Premarital contracts: What are they all about?

Prenuptial agreements help individuals protect their assets before they tie the knot. While traditional public policy was against this legal instrument, our country has evolved over the years. Now, in the age of frequent divorce, prenuptial agreements are accepted and even encouraged. However, the agreements go beyond protecting a party entering a marriage with a plethora of wealth and assets.

For example, without this legal protection (or a will), the state's laws will determine what assets go to the surviving spouse in the event of a death. This means that one's true intentions could be disregarded without such legal security.

Also, premarital contracts reduce disagreements in the event of a divorce. Of course, no one wants to anticipate the end of their marriage, but with such high divorce rates, it is safe to consider the worst-case scenario. If a prenuptial agreement can help relieve some of the hurdles associated with ending a marriage, this will help reduce the cost of the dissolution process.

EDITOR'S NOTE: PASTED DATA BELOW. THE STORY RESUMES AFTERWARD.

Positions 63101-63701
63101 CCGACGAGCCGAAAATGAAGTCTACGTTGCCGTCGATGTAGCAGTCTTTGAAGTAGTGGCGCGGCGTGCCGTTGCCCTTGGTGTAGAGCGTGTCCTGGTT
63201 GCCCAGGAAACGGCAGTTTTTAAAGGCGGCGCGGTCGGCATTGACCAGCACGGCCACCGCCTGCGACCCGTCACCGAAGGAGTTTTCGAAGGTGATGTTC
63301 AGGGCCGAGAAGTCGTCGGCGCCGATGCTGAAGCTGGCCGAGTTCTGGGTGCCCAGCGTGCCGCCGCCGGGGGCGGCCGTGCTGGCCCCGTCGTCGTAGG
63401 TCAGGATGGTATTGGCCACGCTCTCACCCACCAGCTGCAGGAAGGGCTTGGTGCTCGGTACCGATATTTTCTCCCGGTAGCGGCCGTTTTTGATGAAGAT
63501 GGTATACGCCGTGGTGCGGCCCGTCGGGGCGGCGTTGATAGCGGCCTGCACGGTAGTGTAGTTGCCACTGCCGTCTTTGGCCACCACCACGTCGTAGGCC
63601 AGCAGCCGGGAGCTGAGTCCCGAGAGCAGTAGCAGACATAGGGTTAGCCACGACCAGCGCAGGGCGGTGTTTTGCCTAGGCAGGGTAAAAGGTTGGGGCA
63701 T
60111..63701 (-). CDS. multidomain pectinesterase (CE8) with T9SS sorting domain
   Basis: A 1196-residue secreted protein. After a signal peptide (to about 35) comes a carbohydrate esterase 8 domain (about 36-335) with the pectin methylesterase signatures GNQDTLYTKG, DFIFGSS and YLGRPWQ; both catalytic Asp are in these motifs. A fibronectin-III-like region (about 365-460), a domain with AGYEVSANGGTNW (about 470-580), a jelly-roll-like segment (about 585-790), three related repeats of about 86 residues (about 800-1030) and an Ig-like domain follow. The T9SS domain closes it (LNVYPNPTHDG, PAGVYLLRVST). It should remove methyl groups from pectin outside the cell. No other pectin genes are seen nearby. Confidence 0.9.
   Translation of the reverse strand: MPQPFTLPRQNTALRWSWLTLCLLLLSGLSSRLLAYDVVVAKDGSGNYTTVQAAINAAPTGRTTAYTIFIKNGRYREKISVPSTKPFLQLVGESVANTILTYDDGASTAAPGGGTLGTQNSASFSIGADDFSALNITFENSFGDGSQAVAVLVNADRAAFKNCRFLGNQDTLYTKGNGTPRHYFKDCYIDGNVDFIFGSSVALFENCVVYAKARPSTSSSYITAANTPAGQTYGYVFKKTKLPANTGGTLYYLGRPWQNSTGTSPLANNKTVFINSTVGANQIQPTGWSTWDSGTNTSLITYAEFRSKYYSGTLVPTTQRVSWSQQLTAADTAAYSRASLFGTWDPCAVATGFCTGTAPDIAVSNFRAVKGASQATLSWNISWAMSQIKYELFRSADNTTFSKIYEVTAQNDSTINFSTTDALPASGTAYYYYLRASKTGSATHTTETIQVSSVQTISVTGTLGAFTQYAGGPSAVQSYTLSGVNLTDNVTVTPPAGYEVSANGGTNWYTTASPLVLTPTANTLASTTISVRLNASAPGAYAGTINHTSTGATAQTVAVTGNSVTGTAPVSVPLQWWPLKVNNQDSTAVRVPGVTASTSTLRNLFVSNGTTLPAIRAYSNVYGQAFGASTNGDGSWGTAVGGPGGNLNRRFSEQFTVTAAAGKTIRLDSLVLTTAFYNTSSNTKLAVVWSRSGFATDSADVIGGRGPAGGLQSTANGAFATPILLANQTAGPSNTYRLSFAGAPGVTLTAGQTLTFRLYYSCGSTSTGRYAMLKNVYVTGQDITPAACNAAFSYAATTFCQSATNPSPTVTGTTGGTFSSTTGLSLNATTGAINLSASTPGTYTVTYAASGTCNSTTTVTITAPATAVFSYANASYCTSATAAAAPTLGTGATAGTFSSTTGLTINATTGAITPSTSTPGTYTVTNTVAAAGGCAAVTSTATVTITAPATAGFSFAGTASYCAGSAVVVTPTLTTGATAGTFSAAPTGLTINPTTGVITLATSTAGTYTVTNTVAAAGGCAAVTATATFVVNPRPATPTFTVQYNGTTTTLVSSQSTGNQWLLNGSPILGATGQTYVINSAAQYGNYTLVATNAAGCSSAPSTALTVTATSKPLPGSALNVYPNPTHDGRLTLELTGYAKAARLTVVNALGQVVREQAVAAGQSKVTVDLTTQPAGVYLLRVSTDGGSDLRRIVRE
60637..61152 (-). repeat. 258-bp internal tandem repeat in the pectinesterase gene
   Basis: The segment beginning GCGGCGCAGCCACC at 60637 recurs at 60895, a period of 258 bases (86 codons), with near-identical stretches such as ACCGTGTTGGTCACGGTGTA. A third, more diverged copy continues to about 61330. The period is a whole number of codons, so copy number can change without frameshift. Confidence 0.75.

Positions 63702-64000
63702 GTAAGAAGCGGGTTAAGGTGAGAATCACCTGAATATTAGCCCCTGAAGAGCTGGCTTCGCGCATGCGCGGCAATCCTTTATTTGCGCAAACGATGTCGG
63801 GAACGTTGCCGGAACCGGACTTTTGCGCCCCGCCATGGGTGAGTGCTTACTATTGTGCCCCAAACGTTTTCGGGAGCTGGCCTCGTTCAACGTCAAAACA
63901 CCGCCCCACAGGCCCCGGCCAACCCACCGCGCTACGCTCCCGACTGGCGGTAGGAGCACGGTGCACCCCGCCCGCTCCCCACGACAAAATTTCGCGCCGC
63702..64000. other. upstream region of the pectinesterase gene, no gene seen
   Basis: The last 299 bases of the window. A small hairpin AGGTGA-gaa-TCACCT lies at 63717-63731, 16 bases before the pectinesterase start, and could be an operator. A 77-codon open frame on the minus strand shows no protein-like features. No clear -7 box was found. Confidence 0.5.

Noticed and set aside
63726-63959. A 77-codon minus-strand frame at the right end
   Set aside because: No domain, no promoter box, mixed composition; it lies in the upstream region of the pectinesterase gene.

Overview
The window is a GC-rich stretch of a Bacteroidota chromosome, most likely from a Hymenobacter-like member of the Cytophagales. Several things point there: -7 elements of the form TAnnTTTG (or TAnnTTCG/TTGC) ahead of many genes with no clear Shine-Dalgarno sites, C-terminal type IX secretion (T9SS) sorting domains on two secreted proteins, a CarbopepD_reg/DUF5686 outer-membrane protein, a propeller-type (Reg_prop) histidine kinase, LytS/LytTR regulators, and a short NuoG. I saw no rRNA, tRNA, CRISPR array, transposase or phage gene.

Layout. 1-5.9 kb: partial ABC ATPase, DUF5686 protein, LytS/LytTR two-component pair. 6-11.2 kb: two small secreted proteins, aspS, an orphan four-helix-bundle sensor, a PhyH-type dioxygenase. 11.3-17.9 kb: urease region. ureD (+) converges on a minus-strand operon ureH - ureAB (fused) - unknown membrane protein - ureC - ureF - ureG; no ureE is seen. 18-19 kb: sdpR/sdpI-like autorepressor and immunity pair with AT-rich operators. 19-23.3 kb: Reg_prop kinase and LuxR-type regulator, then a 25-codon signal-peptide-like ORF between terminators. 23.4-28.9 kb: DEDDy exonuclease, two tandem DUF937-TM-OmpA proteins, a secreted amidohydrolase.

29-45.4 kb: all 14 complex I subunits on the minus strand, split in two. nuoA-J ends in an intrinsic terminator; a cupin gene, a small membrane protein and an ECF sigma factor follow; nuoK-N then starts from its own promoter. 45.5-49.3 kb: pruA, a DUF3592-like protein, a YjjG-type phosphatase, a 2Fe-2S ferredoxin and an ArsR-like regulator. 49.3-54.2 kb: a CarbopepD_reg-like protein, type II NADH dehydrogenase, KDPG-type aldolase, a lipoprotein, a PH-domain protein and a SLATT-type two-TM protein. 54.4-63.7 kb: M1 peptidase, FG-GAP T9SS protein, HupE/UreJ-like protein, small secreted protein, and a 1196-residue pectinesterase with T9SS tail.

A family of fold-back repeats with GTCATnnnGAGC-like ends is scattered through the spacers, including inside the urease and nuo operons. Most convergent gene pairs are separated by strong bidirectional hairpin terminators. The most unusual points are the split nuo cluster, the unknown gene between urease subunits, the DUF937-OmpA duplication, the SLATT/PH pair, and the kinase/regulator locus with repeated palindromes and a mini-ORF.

Finally, it always helps to discuss money before entering a marriage. It is important for couples to understand their financial obligations and rights. This will prevent future surprises down the road. Having this discussion may strengthen the relationship.

Formation of a prenuptial agreement

There are a few legal basics to the formation of prenuptial agreements. In many states, prenuptial agreements must be must be in writing. Next, the agreement must be executed voluntarily. This means that a party cannot pressure or force someone to sign a prenuptial agreement. If this happens, the contract will not be enforceable in court. Moreover, the agreement cannot place a difficult burden on one party. Also, the contract should be notarized.

Prenuptial Agreements in Maryland

The Uniform Premarital Agreement Act was created to help streamline prenuptial agreement laws across the nation. However, Maryland has not enacted this model into its law. Moreover, Maryland statutes do not say much about prenuptial agreements. Nevertheless, a signed, written document is required in order for the contract to be valid.

Because there is some ambiguity in Maryland's law, it is best to retain an experienced legal professional before entering your marriage. If you own a business, expect an inheritance or have children, it is especially important to meet with an attorney. A lawyer can help you sort out any legal issues that could potentially arise in your marriage or divorce. To learn more, contact a qualified family law attorney in your area.